We know that Eugene Nimmins Best (1866-1941) was at UMich in the class of 89 (graduated 92) (LLB) and Edgar Coulter Best (1864-1924) was at UMich in the class of 88 (but did not graduate). As the expedition was underway in 1888 (and the holotype was collected in 1888) it would have been difficult for Edgar to be in two places.

Steere apparently invited the "best and brightest" students on his trips and my money is on Eugene Nimmins Best (1866-1941) who graduated LLB and became a lawyer. Edgar Coulter Best was a bank teller in the 1900 census and was later a real estate salesman and head of traffic management in his hometown.

I think the best evidence is that Eugene, Dean C Worcester and Frank S Bourns were all in the same fraternity in Psi Epsilon (attached). The trip was essentially a bunch of "frat boys" having a good time!


  • Yearbook_full_record_image.jpg
    285.6 KB · Views: 5
  • 41198_1220705043_3503-00786.jpg
    602.5 KB · Views: 5
Last edited:
"Buteo Martini"

James, I think you can justly forget all about the German obstetrician "Prof. Edouard Martin (1809-1877)" ...

I´ve got the proper Monsieur Édouard Martin.

Hardy himself mentioned him, in a letter to des Murs, published in February 1861 ... (here, with a tiny added accent, as below, in the long foot-note on p. 54, here):

= Édouard Martin, French Zoologist, collector, "Professor of the University of Ekaterinburg" (as of post #58), etc., etc. ...

Good luck finding his Years!


PS: And; beware of any typos, in the (French) quote above! I'm just typing away ... ;)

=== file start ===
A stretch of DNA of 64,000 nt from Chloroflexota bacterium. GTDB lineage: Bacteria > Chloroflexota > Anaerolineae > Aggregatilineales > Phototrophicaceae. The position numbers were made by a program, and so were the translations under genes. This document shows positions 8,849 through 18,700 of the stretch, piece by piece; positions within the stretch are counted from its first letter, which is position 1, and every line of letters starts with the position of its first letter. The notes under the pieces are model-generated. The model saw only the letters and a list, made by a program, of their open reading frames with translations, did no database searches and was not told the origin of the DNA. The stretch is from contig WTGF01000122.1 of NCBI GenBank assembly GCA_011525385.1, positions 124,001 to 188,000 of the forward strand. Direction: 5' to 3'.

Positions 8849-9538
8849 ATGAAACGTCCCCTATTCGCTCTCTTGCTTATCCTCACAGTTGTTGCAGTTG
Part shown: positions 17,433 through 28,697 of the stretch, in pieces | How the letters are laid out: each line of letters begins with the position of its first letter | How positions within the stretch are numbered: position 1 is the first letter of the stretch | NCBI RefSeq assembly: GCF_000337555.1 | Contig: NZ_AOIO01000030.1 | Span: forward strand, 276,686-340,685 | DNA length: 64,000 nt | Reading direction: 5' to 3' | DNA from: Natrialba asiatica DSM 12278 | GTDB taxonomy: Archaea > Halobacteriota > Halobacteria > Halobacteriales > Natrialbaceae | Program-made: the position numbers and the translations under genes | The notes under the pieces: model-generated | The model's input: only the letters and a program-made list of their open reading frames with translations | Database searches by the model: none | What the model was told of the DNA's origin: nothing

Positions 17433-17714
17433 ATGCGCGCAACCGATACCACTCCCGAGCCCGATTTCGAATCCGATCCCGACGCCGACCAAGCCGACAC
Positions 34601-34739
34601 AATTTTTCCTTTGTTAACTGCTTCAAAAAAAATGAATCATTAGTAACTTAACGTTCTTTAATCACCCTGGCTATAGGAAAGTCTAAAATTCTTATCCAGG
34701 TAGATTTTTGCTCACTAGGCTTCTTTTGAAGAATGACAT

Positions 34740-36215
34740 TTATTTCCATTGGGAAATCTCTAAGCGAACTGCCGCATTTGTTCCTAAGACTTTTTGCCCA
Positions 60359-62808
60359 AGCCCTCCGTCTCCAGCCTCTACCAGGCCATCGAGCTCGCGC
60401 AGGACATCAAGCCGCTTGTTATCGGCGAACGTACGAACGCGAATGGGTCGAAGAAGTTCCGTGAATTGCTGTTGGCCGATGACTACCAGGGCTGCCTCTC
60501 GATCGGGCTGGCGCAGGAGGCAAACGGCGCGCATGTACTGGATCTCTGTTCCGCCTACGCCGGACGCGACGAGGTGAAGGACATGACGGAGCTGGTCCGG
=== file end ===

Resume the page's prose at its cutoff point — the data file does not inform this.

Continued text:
Could he be the author of Sur le Coucou gris . Cuculus canorus L. and Sur le Pitchou de Provence Melizophilus provincialis, Jenyns Melizophilus undata, Bodd.?
Who knows? But I doubt it. Note that the same surname was/is mentioned on p. XXXIV in the same Journal (Actes de la Société linnéenne de Bordeaux, of 1886) as in your first link in post #577, (here), as:
M. [Monsieur] MARTIN, avocat au Blanc (Indre).
And in the second link, from 1887, he still seems to report about the "... ornithologie du département de l‘Indre, ...", far, far away from Russia where "our guy" had: "habite depuis longtemps" (lived for a long time), [according to Hardy (in 1861)].
Last edited:
This would be René Martin avocat of Le Blanc, Indre. According to records he was at the 1900 IOC and wrote "Sur les oiseaux qui se nourrissent de Libellules" in 1912 Revue Française d'Ornithologie. No ties to Russia I can see.
I agree with Paul.

This Martin ought to be René Martin (1846-1925 -- better known as an odonatologist than as an ornithologist) -- and the "E. Martin" associated to the cuckoo paper is most likely just an error.
The author of this note is explicitly presented as a corresponding member of the Société (here); "M. Martin, avocat au Blanc (Indre)" was admitted as a corresponding member of the Société Linnéenne de Bordeaux in April 1886 (here); this note was presented at a meeting on 7 Jul 1886 (and was the first contribution he sent to the Société); "M. Martin, au Blanc (Indre)" was the only Martin in the member list of the Société in 1887 (here).
Him, with the same occupation and address but with 'René' as his first name, in a contemporaneous member list of the Société Zoologique de France: here.

On birds, he also wrote i.a.
No ties to Russia that I can see either + he was 15yo in 1861, so could certainly not have been residing there for a long time in that year.
Last edited:

Users who are viewing this thread